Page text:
MADISON, Wis. (WMTV) – It’s been quite the last week for yoga studio owners.
Unlike gyms which can remain open but cannot hold group classes, yoga studios are forced to close entirely.
The Dane County Public Health Emergency order considers yoga studios to fall under the category of group exercise classes:
“Group exercise classes are considered Mass Gatherings and are prohibited inside when it involves any individuals who are not from the same household. Group exercise classes outside are limited to ten (10) individuals who are not from the same household.”
Carlos and Megan Tucker are the owners of DragonFly Yoga and own five locations across Dane County. They say they’ve had a 95 percent drop in memberships since the pandemic began.
“We rely on, as a business, having bodies in the studio for money and when we don’t have that we have no income,” said Carlos Tucker. “With that much of a hit, what’s leftover isn’t much at all and it doesn’t help.”
At EarthView Yoga, owner Nick Wirth says he’s unsure how long they can make it.
“It’s devastating,” said Wirth. “We’ve made it, I think, extremely safe to come in, but now it’s just the legality of it is something that we’re contending with.”
The Tuckers say it’s frustrating to see other small businesses be allowed to operate under certain health guidelines.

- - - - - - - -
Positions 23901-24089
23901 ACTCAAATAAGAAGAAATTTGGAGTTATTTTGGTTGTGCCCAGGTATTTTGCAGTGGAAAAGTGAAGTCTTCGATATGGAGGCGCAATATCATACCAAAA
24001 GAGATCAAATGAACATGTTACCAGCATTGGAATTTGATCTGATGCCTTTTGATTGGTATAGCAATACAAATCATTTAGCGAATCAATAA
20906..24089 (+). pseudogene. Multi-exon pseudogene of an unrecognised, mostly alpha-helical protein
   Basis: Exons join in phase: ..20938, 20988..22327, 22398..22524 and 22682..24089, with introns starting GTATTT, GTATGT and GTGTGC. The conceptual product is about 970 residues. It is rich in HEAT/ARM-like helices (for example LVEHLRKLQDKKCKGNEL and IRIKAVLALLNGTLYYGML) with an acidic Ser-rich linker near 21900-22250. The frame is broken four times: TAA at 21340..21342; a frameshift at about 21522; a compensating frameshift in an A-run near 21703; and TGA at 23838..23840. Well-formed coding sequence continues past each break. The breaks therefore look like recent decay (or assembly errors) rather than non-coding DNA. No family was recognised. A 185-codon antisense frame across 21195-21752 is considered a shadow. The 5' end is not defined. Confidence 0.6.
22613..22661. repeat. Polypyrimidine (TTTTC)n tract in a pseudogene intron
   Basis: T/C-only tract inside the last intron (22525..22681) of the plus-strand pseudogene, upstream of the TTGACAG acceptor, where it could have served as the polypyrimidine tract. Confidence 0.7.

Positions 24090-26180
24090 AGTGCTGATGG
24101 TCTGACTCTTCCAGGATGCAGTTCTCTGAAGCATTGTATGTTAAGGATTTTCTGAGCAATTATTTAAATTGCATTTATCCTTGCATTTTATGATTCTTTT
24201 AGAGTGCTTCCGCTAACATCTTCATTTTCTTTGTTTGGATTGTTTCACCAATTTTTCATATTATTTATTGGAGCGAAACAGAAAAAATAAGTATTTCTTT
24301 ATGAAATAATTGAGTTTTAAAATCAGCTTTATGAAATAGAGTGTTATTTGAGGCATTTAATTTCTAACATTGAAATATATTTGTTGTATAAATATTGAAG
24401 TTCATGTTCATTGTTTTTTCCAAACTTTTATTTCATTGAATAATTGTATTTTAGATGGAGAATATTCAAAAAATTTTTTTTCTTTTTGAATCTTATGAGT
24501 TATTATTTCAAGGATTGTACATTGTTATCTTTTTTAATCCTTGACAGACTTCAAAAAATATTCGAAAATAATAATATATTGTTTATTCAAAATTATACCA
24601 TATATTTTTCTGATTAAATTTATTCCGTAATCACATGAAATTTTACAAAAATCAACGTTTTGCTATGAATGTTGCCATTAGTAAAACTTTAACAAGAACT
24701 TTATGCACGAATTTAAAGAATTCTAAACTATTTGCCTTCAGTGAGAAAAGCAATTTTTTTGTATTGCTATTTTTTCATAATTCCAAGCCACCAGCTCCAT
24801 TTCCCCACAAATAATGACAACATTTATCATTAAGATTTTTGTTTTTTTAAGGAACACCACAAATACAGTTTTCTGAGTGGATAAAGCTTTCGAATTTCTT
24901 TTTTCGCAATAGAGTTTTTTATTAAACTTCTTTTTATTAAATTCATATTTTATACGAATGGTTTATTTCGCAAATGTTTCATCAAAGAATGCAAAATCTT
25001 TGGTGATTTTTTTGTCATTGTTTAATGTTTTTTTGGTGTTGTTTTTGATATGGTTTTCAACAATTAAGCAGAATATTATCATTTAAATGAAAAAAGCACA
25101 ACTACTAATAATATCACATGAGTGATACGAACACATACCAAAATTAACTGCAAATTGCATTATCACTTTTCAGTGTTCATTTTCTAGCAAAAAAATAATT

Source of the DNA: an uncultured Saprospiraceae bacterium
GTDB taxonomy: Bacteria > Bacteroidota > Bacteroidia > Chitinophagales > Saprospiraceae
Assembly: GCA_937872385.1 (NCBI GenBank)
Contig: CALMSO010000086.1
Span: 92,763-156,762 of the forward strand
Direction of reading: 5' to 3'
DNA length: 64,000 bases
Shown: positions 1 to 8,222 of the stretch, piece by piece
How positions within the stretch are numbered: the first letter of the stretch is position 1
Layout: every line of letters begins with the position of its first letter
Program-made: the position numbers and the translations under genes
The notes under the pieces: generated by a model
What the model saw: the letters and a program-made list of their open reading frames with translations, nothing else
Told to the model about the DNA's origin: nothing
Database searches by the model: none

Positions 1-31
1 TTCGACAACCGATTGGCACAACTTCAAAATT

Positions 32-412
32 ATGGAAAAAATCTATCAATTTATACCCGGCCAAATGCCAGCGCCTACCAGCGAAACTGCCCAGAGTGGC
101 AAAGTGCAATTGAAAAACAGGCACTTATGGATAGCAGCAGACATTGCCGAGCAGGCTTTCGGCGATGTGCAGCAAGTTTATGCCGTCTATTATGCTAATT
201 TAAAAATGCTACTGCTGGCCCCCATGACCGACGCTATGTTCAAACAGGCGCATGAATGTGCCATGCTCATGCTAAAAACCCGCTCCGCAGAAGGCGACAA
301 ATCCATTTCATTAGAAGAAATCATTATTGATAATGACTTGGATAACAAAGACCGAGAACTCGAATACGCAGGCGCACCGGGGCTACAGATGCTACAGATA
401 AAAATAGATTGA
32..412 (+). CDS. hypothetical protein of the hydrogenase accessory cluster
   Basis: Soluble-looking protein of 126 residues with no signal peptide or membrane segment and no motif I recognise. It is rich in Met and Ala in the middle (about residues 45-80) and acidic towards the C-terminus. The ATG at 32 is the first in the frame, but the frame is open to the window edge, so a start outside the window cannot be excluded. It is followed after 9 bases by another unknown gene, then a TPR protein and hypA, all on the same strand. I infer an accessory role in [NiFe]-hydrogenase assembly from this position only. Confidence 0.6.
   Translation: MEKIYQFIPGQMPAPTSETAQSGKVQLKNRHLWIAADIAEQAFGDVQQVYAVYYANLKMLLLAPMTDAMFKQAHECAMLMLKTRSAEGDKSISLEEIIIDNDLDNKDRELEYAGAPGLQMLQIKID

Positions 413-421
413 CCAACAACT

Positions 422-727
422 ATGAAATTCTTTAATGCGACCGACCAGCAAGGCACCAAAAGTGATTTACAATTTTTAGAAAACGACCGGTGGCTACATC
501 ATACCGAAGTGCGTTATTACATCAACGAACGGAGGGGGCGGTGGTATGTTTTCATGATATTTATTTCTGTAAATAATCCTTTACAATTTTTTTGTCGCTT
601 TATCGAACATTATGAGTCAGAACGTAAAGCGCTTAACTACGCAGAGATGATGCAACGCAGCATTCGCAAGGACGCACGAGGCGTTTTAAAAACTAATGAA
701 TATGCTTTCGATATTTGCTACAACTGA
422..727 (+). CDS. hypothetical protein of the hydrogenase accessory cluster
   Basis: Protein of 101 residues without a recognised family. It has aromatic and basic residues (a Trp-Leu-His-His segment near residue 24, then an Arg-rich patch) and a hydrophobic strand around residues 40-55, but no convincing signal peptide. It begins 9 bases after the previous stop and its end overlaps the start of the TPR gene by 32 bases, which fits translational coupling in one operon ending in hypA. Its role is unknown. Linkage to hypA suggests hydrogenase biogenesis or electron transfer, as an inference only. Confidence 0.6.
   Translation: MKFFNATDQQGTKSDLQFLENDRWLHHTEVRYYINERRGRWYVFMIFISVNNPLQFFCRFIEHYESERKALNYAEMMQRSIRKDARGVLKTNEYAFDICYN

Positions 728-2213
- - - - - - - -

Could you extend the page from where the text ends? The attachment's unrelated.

“It’s just why us? And not everyone else?” said Megan Tucker. “To me, it feels like what we’re doing is just as safe, if not safer, than other places allowed to remain open.”
Wirth says it can be difficult to know there’s a lot of the decision making that is out of his control.
“There’s a recognition when you’re in this position in that these decisions are arbitrary,” said Wirth. “The fact that an arbitrary decision can have such a deep impact on your entire life and for some people, their livelihoods.”
Dragonfly has upped the ante with virtual classes through an app called DFly on Demand.
“We put all our savings that we have left personally into it,” said Megan Tucker. “It’s our Hail Mary.”
EarthView is also simulcasting classes online but Wirth says it’s not the same as practicing yoga in person.
“It’s an auditory experience. It’s a visual experience,” said Wirth. “It’s also a community experience and it’s hard to get the same community online.”
The yoga studio owners say they want to follow the rules and do what’s right.
“We care about the health of people. We care about doing things safely,” said Carlos Tucker.
“We’re in response mode,” said Wirth. “We try to just move through it with as much grace as we can.”
Dragonfly and EarthView will continue their online classes until the order is lifted. They are hopeful to resume small in-person classes following CDC guidelines.
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